`Skylark' Offers Thoughtful TV
Drama is sequel to `Sarah, Plain and Tall'
THE most difficult stories to tell well are the simple ones. If intense conflict is absent, a film has to rely on the quality of its ideas and the dimensions of its characters to drive the viewer's interest.
"Skylark" (airing Feb. 7, CBS - check local listings) is a sweet, modest film with good, rich characterizations. If it's a tad sentimental from time to time, well, it's also a tad more thoughtful and compassionate than the vast majority of television films. A sequel to last years's "Sarah, Plain and Tall," "Skylark" boasts the same terrific cast. (Glenn Close and Christopher Walken star.)
Americans have been trained by all their TV- and movie-watching to expect a certain amount of excitement in their films. So it was a surprise when a quiet little film like "Sarah, Plain and Tall" turned out to be a hit when it aired two years ago.
Well, maybe not so surprising. Perhaps a large segment of society is tired of the old formulas, the dysfunctional families, the disease-of-the-week soaps, the scandals, madness, bathos, and endless violence. "Sarah" gave us a story about kind, decent people whose hearts and minds were entirely intact. Theirs was the ordinary daily drama of communication built out of respect - despite radically different temperments.
Sarah, a Maine spinster, becomes a kind of mail-order bride (circa 1908) to Jacob, a Kansas widower with two children. The children take to her, but Sarah and Jacob have to pierce the veil of personal differences before they fall in love. "Sarah, Plain and Tall" was about finding purpose and love within a family. "Skylark" is much more concerned with marital love blossoming and deepening.
The story begins two years after "Sarah" ends. A loving wife and stepmother, Sarah's fortitude and love are tested when a drought threatens to wipe out the farm. After a fire burns their barn, Jacob insists that she take the children and return to Maine for a while. He stays behind to wait for rain and protect the farm. Back home in Maine, Sarah's stepchildren enjoy their new extended family (Sarah's wonderfully eccentric aunts), and Sarah examines her life and her feelings for her husband.
The story contains no convolutions of plot. In fact, the story line is so simple, it's easy to anticipate nearly every development. And yet the story adds up to more than the sum of its parts.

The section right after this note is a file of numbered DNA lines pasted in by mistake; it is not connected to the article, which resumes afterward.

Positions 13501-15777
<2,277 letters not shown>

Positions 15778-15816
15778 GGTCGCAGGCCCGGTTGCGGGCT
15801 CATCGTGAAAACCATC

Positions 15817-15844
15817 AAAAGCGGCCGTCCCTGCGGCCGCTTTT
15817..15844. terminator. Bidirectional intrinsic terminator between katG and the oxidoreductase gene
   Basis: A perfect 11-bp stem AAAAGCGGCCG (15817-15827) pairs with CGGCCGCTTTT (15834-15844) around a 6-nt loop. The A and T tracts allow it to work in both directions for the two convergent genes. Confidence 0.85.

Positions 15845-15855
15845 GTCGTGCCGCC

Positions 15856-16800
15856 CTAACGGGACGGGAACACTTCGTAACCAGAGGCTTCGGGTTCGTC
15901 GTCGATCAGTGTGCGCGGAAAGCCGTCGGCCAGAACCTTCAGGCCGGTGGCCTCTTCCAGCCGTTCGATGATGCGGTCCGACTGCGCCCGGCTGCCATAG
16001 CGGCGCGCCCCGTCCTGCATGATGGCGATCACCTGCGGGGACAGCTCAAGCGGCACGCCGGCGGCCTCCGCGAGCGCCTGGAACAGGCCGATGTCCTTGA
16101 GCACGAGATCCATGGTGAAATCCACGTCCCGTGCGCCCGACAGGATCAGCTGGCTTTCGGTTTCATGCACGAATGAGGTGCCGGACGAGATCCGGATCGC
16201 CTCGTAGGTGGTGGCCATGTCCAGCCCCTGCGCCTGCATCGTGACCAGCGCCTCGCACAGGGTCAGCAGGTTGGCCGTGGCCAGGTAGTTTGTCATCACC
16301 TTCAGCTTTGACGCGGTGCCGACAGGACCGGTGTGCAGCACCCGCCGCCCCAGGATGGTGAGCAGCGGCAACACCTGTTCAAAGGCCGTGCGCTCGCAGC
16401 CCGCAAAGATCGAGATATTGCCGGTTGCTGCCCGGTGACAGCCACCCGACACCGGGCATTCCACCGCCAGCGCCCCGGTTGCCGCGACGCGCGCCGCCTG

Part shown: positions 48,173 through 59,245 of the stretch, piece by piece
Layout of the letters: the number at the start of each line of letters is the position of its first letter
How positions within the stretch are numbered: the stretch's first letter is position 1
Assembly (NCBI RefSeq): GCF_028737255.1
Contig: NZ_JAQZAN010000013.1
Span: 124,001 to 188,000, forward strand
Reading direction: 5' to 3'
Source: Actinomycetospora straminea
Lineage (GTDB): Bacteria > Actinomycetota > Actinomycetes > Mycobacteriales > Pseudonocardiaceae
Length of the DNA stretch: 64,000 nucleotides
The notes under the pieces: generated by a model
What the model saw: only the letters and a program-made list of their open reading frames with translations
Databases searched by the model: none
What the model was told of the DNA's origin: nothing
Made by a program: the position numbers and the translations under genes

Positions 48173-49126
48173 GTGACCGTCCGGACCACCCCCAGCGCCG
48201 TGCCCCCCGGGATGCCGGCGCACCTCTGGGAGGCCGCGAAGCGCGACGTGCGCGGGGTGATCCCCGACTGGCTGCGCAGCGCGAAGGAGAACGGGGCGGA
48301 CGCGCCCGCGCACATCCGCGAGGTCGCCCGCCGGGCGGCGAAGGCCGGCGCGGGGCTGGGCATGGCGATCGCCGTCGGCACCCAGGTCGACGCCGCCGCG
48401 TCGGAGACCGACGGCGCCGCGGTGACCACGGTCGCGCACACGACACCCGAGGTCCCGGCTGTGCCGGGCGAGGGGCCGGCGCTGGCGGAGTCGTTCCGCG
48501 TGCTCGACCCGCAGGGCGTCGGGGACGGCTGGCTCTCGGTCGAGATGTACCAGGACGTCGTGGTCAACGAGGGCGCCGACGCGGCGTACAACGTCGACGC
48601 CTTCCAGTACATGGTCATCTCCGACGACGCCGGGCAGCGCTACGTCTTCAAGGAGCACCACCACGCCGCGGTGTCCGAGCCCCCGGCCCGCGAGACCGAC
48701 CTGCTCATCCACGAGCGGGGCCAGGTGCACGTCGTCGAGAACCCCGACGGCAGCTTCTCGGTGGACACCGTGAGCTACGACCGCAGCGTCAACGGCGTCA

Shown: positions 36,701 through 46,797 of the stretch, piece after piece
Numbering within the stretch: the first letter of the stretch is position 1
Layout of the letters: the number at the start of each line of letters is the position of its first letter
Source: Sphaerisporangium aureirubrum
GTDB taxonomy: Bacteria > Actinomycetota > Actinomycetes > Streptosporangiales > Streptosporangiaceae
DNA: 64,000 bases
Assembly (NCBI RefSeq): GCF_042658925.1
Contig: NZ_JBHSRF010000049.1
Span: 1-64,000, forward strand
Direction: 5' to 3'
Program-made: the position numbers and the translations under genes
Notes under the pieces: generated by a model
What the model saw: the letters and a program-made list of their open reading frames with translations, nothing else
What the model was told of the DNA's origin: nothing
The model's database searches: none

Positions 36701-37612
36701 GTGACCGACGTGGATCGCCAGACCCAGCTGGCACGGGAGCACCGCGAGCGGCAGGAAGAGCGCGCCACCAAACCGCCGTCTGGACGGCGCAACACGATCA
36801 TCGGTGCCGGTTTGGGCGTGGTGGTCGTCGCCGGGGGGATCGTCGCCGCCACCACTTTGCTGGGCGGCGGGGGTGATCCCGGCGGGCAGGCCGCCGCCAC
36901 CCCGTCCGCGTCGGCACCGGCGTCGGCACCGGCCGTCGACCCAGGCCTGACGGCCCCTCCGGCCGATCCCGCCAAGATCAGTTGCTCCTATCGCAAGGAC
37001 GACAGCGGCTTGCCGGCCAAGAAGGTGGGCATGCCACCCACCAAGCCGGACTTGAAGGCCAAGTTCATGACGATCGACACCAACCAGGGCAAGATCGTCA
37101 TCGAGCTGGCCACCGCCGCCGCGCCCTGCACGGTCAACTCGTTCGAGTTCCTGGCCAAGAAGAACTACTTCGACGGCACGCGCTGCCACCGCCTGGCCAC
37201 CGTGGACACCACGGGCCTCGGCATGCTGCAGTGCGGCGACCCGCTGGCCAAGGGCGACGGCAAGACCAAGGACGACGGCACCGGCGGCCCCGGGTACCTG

Rare indeed are the tales of married affection. Love stories in the movies and on TV generally deal with lovers before or outside of marriage. Married couples may be shown to be happy or devoted to each other but are seldom portrayed as deeply in love. "Skylark" takes on an abiding marital passion blooming after the first blush of newlywed life.
And their love includes his children. The little girl keeps a diary of their life together, referring to her stepmother as "my mother Sarah." There is much tenderness expressed between stepmother and child - and that, too, seems unusual in the media.
Though I winced at cliche lines like "My name is written in the land," "Skylark" succeeds in building a whole atmosphere, giving us a feeling for the character of that Kansas farm life. It's like peering through a keyhole into the past. It isn't just the costumes or the details of anguish accompanying the drought, but the sympathetic community Sarah shares with the other women of the story, and the common courage of daily toil against great difficulties.
The film does have a few problems. Glenn Close, a brilliant and complex acting talent, occasionally loses the viewer with too mannered a sweetness. It's almost a relief when her Sarah breaks down hysterically, preventing her husband from killing a thirsty coyote who wandered onto the property to drink from a trough. I think a stronger director might have restrained her in those few scenes when she tries too hard to be lovable.
But through most of the picture what Ms. Close aims for she hits, and she does create an admirable, spirited lady who has discovered a whole universe of love and knows it. Walken is cast against type, and it works. If some of his lines seem a bit unbelievable, he carries them off, bridging the gap between the sentimental and the honestly felt. An unlikely couple, Close and Walken balance each other's peculiarities.
But neither Walken nor Close ever succeeds in convincing me that the land means as much to them as the structure of the story demands. Never mind. The really significant facets of "Skylark" have nothing to do with such little tyrannies as sentimentality over land ownership. What matters here, finally, is what "Skylark" has to say about loving marriage, parenthood, community, and ordinary lives lived well.